Evidence backs up value of syringe exchanges
Published 7:08 am Saturday, September 7, 2019
Boyle County is one of 54 in Kentucky at increased risk for an outbreak of HIV and hepatitis C among injection drug users; it’s also one of 55 Kentucky counties that have a syringe exchange program in place.
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Many in Boyle, including this newspaper, have long believed the syringe exchange program is one of many right choices being made to address substance abuse and help people get clean and lead productive lives. Now a new study published last month has found significant evidence that backs up our beliefs.
The study published in the Journal of Rural Health studied three Kentucky counties with syringe exchanges and found that some drug users who utilized the local exchange programs were more likely to enter treatment for their drug use.
The study doesn’t claim syringe exchanges are a cure-all, nor should it — substance abuse is always a complex problem that requires a different set of solutions for each individual. But it does find that syringe exchanges “may play an important role in supporting confidence and motivation to change substance use behaviors” and they “may be critical venues for integration and expansion of prevention, health promotion and treatment linkage services for this underserved population.”
Of the 186 participants in the study, about 45 percent had used a syringe exchange program more than six times in the last six months. Almost 70 percent said quitting or reducing their substance use was very important, but less than half had high confidence in their ability to ever quit or reduce their substance use.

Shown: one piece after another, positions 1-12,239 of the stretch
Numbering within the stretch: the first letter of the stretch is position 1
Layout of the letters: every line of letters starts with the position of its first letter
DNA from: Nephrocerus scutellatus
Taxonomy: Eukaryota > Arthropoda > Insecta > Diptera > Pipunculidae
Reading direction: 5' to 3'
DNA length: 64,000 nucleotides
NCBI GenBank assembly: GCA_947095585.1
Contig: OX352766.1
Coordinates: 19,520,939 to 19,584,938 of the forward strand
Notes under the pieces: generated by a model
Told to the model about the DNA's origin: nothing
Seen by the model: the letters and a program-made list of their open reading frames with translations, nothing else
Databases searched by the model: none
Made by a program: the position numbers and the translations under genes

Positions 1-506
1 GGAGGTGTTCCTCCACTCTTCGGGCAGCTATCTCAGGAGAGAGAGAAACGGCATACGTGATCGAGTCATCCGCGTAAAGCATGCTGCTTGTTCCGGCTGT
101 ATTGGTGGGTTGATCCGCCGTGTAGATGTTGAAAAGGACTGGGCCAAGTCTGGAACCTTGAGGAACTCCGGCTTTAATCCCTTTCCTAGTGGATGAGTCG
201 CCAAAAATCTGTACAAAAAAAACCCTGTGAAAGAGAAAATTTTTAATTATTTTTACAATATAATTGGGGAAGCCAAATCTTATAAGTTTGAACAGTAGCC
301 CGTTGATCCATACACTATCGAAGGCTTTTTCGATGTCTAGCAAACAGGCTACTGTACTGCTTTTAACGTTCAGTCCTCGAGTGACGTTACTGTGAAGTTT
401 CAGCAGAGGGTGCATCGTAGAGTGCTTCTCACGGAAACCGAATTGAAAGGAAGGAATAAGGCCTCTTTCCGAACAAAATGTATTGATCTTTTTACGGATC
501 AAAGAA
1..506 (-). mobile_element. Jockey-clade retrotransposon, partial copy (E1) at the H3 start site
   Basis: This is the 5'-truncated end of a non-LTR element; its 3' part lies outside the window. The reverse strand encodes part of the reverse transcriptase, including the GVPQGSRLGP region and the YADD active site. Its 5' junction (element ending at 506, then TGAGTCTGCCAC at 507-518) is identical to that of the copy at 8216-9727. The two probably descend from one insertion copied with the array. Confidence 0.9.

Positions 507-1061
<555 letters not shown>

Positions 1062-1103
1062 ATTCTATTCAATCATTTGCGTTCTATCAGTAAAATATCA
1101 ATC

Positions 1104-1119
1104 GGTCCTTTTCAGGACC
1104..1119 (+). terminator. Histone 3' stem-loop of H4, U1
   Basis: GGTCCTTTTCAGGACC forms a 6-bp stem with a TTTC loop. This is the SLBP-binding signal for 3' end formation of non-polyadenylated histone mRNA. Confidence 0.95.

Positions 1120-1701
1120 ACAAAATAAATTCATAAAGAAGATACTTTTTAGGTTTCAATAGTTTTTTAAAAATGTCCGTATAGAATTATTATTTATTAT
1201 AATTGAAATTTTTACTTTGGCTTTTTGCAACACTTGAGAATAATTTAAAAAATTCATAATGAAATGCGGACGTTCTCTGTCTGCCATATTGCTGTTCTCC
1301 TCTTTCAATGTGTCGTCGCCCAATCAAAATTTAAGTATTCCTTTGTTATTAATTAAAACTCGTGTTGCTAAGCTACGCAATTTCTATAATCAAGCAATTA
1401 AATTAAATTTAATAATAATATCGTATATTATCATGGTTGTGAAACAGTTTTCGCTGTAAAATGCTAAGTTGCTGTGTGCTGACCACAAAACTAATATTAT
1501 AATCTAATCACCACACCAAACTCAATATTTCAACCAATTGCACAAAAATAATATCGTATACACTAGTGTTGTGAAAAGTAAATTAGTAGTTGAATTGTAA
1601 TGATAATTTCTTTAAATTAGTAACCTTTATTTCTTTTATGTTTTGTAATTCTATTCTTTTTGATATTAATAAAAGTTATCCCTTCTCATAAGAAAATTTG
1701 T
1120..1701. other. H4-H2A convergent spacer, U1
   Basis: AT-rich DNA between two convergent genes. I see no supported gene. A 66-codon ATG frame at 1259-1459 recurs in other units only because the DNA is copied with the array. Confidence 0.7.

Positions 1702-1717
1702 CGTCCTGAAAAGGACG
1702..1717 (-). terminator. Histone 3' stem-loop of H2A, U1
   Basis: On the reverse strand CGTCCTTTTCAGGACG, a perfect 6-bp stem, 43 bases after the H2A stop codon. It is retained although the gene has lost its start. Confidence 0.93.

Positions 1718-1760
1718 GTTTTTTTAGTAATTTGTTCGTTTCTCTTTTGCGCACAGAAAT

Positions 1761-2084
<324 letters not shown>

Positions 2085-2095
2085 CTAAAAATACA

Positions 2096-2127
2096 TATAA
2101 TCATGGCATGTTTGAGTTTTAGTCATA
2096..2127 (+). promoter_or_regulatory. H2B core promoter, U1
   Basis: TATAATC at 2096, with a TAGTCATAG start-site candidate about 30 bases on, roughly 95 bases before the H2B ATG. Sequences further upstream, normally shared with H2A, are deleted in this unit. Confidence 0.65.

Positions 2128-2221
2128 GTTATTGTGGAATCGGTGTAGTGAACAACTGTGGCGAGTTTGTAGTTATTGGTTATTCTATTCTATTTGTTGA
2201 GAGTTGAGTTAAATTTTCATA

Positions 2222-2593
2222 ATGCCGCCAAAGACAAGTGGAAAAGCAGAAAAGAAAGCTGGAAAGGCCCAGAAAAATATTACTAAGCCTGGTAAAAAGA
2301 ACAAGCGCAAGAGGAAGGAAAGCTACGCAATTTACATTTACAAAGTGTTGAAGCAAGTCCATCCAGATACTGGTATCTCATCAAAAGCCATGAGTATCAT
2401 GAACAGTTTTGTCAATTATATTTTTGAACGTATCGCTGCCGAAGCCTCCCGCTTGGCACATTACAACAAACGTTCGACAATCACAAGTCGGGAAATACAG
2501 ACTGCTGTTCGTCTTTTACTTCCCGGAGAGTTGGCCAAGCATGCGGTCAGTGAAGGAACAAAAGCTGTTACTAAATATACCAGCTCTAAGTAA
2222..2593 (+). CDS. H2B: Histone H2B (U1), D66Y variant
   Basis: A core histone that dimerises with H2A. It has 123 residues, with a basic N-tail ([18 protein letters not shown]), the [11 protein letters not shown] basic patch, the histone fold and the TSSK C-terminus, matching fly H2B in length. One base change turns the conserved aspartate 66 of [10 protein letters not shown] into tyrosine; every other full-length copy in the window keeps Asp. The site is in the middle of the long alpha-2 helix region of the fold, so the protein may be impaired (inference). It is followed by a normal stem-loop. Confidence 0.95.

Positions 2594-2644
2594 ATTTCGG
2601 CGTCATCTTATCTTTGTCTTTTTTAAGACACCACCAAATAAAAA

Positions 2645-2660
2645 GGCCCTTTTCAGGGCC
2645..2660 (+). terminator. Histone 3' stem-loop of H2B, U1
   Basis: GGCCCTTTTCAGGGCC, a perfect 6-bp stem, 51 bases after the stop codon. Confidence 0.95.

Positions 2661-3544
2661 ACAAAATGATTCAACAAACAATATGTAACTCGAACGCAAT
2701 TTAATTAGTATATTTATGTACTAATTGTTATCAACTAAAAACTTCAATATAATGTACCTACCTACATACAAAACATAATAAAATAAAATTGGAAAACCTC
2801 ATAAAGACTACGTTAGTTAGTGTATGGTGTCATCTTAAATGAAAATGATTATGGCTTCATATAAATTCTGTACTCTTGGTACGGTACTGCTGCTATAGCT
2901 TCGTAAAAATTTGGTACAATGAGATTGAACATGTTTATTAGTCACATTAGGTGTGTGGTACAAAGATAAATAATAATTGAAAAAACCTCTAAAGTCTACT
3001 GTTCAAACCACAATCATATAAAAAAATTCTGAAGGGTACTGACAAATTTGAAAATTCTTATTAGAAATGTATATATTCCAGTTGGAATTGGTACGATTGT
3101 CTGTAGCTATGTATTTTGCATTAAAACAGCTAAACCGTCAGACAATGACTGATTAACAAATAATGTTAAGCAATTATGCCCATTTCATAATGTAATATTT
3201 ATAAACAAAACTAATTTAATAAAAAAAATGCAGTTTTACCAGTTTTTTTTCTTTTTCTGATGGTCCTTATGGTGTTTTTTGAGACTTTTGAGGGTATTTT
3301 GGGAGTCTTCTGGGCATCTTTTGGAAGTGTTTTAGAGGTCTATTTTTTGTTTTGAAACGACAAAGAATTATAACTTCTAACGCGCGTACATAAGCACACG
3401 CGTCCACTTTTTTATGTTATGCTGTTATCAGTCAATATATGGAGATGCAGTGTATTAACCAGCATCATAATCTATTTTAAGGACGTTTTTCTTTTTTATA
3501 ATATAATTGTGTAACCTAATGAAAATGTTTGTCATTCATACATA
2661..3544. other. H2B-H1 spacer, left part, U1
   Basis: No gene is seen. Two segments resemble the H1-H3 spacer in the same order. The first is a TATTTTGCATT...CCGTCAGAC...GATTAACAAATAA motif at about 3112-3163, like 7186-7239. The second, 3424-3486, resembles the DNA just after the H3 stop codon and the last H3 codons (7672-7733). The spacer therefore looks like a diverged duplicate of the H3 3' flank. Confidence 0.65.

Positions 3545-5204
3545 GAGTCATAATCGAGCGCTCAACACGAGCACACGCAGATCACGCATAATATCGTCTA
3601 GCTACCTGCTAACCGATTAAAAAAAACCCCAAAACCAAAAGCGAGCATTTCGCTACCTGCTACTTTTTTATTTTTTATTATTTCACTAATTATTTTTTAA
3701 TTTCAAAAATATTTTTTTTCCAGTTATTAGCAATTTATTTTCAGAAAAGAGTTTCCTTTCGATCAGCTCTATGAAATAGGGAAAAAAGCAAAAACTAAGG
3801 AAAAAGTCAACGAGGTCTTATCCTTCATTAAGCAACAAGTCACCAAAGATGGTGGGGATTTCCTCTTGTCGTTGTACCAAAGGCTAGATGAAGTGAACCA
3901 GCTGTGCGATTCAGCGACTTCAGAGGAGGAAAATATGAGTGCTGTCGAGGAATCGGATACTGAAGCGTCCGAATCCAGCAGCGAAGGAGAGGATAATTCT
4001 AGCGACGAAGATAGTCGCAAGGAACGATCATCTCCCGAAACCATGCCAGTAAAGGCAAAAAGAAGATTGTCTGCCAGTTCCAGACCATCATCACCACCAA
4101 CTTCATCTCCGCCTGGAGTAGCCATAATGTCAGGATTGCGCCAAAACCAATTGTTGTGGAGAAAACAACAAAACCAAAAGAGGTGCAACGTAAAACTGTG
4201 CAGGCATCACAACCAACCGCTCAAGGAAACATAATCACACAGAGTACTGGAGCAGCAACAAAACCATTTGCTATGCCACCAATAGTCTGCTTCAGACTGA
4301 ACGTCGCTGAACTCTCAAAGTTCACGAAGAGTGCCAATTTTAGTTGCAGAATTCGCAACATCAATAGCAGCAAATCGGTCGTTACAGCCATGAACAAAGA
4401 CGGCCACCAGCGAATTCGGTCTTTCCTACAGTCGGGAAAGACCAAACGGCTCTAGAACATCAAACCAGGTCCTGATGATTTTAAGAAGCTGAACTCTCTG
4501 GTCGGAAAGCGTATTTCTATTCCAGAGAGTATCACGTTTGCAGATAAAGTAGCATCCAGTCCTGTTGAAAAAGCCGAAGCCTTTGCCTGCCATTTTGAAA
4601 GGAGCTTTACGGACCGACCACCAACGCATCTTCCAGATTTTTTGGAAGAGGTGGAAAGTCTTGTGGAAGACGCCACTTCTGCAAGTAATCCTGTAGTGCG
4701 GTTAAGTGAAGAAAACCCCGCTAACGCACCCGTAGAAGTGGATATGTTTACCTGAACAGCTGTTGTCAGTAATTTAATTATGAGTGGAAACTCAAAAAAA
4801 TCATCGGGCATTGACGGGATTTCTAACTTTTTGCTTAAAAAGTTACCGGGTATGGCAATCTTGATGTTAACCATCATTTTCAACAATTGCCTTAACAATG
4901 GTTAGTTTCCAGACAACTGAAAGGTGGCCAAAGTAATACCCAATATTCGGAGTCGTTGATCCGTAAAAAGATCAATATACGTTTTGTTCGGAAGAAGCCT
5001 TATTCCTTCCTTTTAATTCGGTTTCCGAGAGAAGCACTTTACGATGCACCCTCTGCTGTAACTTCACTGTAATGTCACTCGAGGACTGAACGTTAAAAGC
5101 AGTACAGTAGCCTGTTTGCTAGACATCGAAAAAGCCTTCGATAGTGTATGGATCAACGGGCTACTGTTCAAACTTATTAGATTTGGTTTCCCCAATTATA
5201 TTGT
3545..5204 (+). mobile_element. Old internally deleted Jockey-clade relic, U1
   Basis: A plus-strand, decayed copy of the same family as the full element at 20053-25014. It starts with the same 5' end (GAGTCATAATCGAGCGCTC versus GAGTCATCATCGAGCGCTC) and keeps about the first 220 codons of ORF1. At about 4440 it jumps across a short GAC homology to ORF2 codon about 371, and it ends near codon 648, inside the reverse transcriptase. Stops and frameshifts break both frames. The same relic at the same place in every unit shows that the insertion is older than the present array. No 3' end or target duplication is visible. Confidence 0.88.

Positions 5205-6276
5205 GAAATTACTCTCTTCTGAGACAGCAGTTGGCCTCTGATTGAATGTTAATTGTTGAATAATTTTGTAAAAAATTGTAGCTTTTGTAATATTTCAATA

Building confidence among drug users that they can kick the habit is incredibly important: The study found that individual drug users’ confidence levels played a major role in how successful they were in quitting their drug use.
Syringe exchange programs help build confidence by bringing drug users’ bad habits out of the shadows and showing them there are other options. Hope can be a very powerful confidence builder. Community members can help build hope and confidence, too, by refusing to stigmatize or belittle people with addiction problems and instead offering them compassionate support and encouragement.
The study also found concerning evidence that drug users who have injected methamphetamine did not see the same boost in success as users of other drugs, such as heroin. With methamphetamine use back on the rise now, that could turn into a big problem.
The lack of effectiveness for meth users “reflects a lack of treatment services designed for methamphetamine users, inadequate treatment capacity, as well as the lack of effective medication-assisted treatment for methamphetamine use,” according to the study.”
Providing better treatment for meth users “appears critical” to the success of syringe exchanges, the study’s authors wrote.
The study examined syringe exchanges in Knox, Owsley and Clark counties, so some of the findings could be specific for those communities, but we also know that most syringe exchange programs wind up serving out-of-county users because local users are afraid of seeking help from people who know who they are.
We think the study broadly shows that syringe exchange programs can be helpful in the long run — if they are run well and if administrators are good at identifying and responding to the changing needs of the exchanges’ clients.